Gen Y needs a hug

I spend a fair bit of time thinking about how to bridge the communication gap between CEOs in suits and their Gen Y employees, but in this excellent guest post, Sophie Byrne, internal communication at Microsoft Australia raises the point that Gen Ys are not only the leaders of the future, they’re also the next generation of communication professionals.


Gen Y. Can you recall an instance when the term was used in a positive context? Gen Y. Yes, those spoiled, slack, opportunistic, ambitious, self-important spawn of the dope-head Baby Boomers. Children of the age of information. Lovers of all things disposable. And, notably, the next wave of corporate leaders.

When you think of how drastically the way we communicate has changed in the last 20 years, surely the next logical question (for readers of this blog, anyway) would be: how is the next generation of communicators changing? Text messages, instant messenger and, of course, Twitter, have shaped a generation of professionals who are now out in the workplace and crafting our external and internal communications. Scary stuff.

Alright, OK, I think that’s enough scaremongering. It’s worth noting that yours truly is a member of the dreaded Gen Y. Not only that, but I also work in internal communications for a large multi-national software and devices company. That, my fellow word-nerds, qualifies me to report back – hopefully without bias or those sticky Gen Y connotations – on how I think my peeps and I are impacting the art.

I could talk about the crazy-cat way that all of us Gen Y’ers speak, and how the LOL’tastic terms are creeping into the workplace in a totes detrimental way. But the truth is I’m no expert in that way of speaking. I suppose I could Google it, but I’m too busy. No, actually I wanted to talk less about the lexical impact Gen Y is having, and more about the behavioural one.


It’s worth clocking the fact that Gen Y isn’t just having an impact as writers – it’s the impact they’re having as a generation of readers that’s shaping corporate communications just as significantly. Gen Y was born into a constant state of information overload, and the advent of 140-character ‘prose’ has meant our attention span is forever diminished. So as an audience, we have less focus to devote to any message, which in itself is changing the way we communicate.

That’s not necessarily a bad thing, though. We all know it’s far more difficult to be concise than it is to ramble, so by tailoring our messages to suit the needs of a distracted generation, we‘ll surely have to become better communicators, no? It’s practically Darwinian.


The Next Great Generation is an aptly named online magazine which crowd-sources content from 18 to 30 years olds. It’s worth checking out (I like to think the name and other grandiose references on the site are ironic, and I encourage you to do the same).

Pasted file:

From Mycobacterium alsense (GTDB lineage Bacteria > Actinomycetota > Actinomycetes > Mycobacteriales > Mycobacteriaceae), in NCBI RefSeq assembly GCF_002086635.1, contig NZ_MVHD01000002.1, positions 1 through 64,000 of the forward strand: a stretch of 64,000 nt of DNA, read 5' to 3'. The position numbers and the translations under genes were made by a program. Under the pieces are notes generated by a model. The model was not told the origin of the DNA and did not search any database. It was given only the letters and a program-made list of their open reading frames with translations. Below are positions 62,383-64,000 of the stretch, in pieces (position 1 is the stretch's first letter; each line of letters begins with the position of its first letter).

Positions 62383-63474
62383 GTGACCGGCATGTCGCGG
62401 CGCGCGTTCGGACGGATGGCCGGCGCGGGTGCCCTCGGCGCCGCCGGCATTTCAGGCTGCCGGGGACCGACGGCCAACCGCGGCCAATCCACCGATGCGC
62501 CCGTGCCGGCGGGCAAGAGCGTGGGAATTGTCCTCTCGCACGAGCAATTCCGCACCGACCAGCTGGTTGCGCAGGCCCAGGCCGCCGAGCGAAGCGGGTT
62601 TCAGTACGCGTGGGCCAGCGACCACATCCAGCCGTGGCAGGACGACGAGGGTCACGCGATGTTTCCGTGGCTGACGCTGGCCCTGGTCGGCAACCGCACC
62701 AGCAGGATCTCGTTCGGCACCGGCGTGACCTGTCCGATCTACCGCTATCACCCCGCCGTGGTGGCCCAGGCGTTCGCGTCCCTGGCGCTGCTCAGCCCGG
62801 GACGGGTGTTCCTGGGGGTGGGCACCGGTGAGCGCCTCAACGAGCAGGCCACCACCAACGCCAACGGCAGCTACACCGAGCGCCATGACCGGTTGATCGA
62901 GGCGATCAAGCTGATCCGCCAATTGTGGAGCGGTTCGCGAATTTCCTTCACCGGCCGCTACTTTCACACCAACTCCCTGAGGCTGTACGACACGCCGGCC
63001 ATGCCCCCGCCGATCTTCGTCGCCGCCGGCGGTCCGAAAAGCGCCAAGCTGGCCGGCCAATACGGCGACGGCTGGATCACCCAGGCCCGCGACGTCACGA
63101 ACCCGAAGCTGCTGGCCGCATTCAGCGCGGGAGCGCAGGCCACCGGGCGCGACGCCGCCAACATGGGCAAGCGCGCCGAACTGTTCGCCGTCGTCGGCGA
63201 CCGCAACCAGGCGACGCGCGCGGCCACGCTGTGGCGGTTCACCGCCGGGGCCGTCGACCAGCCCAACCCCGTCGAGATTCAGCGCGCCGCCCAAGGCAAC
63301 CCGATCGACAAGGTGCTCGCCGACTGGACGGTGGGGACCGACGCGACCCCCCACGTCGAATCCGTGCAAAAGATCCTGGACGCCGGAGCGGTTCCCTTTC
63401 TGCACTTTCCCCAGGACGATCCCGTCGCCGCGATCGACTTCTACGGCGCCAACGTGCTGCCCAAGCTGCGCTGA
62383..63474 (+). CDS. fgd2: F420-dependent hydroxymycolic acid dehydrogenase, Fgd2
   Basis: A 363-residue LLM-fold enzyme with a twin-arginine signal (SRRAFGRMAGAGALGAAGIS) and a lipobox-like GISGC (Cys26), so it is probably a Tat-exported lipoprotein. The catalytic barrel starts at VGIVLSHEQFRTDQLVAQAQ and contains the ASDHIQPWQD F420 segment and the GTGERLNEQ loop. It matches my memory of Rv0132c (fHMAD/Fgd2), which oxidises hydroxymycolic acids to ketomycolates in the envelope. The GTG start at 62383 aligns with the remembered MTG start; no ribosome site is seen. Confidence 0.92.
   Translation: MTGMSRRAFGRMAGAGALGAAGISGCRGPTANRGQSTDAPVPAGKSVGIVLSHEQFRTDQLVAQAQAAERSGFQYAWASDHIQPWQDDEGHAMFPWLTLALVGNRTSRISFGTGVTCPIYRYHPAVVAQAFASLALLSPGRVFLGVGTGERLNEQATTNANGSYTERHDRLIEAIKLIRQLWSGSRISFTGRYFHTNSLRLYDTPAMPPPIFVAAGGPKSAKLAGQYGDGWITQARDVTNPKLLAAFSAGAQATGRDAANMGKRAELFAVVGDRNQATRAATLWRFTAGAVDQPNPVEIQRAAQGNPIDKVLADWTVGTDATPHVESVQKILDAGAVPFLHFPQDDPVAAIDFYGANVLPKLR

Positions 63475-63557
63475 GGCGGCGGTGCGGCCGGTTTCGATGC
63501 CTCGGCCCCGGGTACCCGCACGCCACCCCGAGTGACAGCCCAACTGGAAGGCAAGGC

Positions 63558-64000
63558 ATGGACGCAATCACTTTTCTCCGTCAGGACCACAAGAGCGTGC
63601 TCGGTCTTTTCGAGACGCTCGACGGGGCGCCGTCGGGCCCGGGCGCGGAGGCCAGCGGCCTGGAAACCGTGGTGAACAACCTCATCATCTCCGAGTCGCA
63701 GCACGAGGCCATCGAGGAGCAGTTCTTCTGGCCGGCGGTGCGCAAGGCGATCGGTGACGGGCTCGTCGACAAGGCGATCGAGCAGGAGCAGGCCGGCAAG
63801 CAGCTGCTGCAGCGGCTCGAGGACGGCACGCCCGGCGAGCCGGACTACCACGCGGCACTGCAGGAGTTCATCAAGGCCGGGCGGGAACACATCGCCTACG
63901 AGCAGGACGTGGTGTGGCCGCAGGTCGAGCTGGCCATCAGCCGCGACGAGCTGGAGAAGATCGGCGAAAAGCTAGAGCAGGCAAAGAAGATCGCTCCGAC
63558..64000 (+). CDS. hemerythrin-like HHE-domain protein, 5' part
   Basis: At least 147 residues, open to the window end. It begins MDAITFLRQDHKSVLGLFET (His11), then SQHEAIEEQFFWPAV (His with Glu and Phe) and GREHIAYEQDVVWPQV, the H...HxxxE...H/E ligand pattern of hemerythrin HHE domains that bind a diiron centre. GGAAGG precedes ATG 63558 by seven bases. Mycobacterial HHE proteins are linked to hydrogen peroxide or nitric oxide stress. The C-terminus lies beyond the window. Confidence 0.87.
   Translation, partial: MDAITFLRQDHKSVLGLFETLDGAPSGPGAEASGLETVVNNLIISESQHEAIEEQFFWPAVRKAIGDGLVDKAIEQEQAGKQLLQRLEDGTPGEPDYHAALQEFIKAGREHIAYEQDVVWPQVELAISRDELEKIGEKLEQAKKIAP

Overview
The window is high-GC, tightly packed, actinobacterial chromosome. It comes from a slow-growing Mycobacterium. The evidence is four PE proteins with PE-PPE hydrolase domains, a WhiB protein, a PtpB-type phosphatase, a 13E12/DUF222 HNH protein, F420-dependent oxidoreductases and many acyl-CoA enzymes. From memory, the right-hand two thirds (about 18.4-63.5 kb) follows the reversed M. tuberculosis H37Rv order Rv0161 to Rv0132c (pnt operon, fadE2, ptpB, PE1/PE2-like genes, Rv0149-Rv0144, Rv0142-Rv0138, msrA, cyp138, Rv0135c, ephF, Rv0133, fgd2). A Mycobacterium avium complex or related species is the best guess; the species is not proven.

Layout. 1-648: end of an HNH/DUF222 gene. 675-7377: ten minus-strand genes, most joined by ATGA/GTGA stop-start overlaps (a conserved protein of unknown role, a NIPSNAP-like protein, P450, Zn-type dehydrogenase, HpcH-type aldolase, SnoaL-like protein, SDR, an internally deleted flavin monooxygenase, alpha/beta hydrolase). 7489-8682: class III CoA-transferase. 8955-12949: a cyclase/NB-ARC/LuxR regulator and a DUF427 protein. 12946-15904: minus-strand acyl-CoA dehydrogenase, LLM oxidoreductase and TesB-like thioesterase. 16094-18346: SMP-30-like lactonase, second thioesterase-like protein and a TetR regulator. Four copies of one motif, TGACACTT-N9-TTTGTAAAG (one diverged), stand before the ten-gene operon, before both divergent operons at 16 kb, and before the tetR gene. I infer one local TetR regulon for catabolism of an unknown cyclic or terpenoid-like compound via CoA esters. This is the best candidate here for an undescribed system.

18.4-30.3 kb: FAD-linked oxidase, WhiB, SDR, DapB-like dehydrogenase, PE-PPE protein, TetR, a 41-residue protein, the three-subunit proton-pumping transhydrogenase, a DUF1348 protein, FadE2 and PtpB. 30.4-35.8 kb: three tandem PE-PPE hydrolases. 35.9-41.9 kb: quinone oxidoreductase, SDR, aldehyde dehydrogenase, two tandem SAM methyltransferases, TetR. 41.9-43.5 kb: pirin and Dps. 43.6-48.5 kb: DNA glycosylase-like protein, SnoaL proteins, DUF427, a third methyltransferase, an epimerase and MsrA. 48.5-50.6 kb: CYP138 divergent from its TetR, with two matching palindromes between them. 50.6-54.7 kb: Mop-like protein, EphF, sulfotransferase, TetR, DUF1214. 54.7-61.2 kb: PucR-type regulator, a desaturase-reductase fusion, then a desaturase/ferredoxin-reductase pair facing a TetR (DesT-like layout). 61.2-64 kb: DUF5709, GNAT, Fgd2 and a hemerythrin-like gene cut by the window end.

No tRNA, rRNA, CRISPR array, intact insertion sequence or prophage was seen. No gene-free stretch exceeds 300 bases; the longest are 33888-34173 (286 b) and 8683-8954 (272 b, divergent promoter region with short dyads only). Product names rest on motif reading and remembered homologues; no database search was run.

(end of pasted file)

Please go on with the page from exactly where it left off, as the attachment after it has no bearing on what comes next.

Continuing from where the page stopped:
Anyway there’s an article on the site that talks about smiley faces and their evil twin, the exclamation mark (two despicably Gen Y signatures). But it goes on to explore something deeper. While the subject is specifically women in the workplace, it questions how a lack of confidence impacts the way we communicate. Using crutches like “um”, “like” and “you know”, or feebly challenging a colleague in a meeting by prefacing their comment with “I have a question…”

I am guilty of it, too. Notice how I’ve been swapping in and out of the first and third person in this article? (Gen Y, they’re weird / Yeah we are.) It’s as if I don’t have the confidence to own my voice. Case in point.

Could it be that with the reliance on electronic communication, we’ve lost our confidence as basic communicators? It’s as if, with all the gazillions of messages Gen Y has sent and received since birth, when it comes to official messages or creativity in the workplace, we’ve lost our mojo.


So if I were to leave you with one thing, it would be this: let’s stop criticising our Gen Y colleagues, and nurture them instead. After all, the future of corporate communications is in their hands so without a doubt it’s the best thing for the business.

For shiz, it’s a good laugh to poke fun at the things that make you ROFL, but it’s also counterproductive. By coaching young professionals on the principles of good communications, we might just survive the tide of text lang and Jersey Shore-isms. If you want to see less smiley faces in your company’s communications, for goodness sake give that feedback. It’s for the good of word-kind.

Posted on November 11th, 2011.  0 Comments

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